It’s a short, powerful word that we add to our vocabulary pretty early in life, driving parents crazy around the age of two as we repeat it ad nauseum. But as we grow older, we don’t say it as much, because we don’t want to offend or hurt someone’s feelings. If you’re a people pleaser (guilty as charged), it usually gets stuck mid-throat and rather than fight with the larynx to let it out, we end up shaking our head in the affirmative with a fake smile plastered on for good measure because we want the other person to be happy. To like us – it’s middle school all over again.
Can you work late? – Sure!
Would you like to go to the dance with me?- Yes!
Could you give me a discount? – OK.
We’ve just screwed ourselves over by committing to something we really, really didn’t want to because we’re afraid of making the other person upset. There is no escape pod to jettison out on, no turning back, no graceful way out without upsetting the other party and looking like a jerk. So we grit our teeth and push on through, silently fuming about it as the black pit of resentment grows deep in our bowels.
Ugh. What a horrible way to live.
What’s worse is the insidiousness of acrimony, quietly gnawing away at relationships like a cancer, eroding trust and camaraderie little bit by little bit until there is an anger filling in all the empty spaces. All because of one little word that was never uttered.
Well, no more, my friends. It’s time to embrace the NO. Own it, make it yours, be unabashedly upfront for your fondness for it. NO creates velvet-roped boundaries that must be heeded. NO creates respect for your time, your knowledge, your love and your service. NO leaves a place for you in a world with an insatiable appetite to gobble all.
Now this isn’t a Get Out of Jail card to go all Joffrey from Game of Thrones since the idea is not to piss everyone off to the point they want to kill you in the most painful way possible. Rather, it’s about sharing what you are able to offer. It’s not a rejection of the other person but respecting them and yourself enough to create an honest dialogue. Or as the Piano Man once crooned, “honesty is such a lonely word and all I really want from you.”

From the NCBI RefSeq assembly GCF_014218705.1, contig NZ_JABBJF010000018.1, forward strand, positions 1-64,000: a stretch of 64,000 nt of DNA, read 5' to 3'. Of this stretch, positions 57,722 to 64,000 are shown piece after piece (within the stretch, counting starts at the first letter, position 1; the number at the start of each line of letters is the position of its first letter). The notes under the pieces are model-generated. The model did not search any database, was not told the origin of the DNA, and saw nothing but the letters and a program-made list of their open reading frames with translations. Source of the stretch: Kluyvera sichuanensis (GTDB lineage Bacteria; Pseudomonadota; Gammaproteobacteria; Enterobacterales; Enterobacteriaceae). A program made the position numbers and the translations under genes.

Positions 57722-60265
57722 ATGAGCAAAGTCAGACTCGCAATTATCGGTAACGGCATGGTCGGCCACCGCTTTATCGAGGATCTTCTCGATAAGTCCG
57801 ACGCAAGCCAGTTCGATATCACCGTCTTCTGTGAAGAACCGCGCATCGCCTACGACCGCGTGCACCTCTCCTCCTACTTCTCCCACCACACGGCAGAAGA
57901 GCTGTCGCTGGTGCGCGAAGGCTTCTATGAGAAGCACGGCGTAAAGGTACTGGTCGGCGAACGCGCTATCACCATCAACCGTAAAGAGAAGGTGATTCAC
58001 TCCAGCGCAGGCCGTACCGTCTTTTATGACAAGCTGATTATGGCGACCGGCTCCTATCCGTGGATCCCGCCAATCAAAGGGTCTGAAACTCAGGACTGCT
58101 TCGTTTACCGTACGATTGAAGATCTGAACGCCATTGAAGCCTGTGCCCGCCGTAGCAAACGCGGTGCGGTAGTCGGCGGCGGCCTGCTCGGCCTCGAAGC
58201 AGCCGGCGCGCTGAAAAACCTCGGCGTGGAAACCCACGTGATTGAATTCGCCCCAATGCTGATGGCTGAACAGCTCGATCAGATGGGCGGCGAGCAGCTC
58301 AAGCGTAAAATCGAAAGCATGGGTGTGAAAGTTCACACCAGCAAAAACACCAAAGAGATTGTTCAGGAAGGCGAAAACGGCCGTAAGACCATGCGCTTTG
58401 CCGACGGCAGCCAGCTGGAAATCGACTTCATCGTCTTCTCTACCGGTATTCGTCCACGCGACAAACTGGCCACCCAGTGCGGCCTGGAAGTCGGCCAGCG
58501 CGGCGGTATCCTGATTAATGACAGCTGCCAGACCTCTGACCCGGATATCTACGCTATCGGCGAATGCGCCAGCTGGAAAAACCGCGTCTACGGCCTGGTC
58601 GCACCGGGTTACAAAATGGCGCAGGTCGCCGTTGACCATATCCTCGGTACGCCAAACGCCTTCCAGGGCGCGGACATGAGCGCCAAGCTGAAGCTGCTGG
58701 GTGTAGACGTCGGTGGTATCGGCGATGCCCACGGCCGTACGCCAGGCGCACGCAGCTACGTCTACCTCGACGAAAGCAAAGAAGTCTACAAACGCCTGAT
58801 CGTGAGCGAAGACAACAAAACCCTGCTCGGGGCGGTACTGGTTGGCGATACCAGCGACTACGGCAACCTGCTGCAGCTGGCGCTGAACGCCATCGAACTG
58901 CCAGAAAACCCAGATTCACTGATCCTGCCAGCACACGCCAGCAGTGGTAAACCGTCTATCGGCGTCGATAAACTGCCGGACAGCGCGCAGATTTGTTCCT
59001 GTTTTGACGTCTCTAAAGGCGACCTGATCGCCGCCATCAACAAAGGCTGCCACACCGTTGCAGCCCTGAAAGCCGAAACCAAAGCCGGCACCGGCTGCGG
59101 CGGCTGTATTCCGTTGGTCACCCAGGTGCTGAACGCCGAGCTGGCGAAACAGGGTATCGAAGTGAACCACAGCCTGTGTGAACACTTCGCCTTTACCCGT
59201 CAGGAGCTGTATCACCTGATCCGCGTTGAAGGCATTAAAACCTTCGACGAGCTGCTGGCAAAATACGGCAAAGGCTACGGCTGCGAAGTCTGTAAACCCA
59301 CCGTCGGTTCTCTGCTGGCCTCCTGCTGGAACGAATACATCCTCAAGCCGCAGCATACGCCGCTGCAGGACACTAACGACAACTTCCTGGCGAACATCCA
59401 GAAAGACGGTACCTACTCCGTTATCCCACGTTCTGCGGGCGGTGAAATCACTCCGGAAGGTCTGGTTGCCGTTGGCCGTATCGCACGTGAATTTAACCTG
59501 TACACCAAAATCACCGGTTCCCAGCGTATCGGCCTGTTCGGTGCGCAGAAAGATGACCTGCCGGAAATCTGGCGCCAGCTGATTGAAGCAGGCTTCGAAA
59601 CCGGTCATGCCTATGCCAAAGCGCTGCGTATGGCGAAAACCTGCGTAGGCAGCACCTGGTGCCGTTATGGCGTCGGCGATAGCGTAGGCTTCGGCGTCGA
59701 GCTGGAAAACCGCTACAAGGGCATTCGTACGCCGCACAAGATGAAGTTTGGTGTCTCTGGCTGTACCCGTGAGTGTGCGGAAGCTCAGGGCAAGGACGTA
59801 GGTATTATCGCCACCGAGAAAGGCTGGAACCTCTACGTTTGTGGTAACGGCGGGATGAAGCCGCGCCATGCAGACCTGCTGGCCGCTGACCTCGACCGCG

The thing about NO is that it can be said in many other ways that are kinder, gentler but still truthful. How do you do this?
a) use positive language so a NO sounds more like a YES
Would you like to go to the dance with me? – Thank you so much for the invitation. It’s wonderful you’d think of me. I’m so sorry but no, I’m not able to. I’m sure you’ll still have a great time even if I’m not your dance partner!
b) try to offer an alternative solution
Can you work late? – I’d love to spend more time on this project but unfortunately, I have other commitments today so, no, I can’t stay. Let’s see how I can help during the rest of the week.
c) give a detailed explanation
Could you give me a discount? – I’d love to work with you on this but the price is firm so I’m not able to give you a discount. What I can do, however, is give you (XYZ) as a bonus. How does that sound?
Not so hard, right? No one walks away feeling like the other person is an ass, you don’t feel like you’ve given away the farm for a one-way ticket to Sucky Town and everyone feels they’ve negotiated for their best interests. Win/win.
Don’t fear the NO. Take it and wrap it lovingly within a velvet glove to be gently offered, as one would to a gentleman upon alighting from a carriage (maybe I’ve watched Pride and Prejudice once too many times).
Be fear-less but gentle for NO is a powerful ally. Make it yours.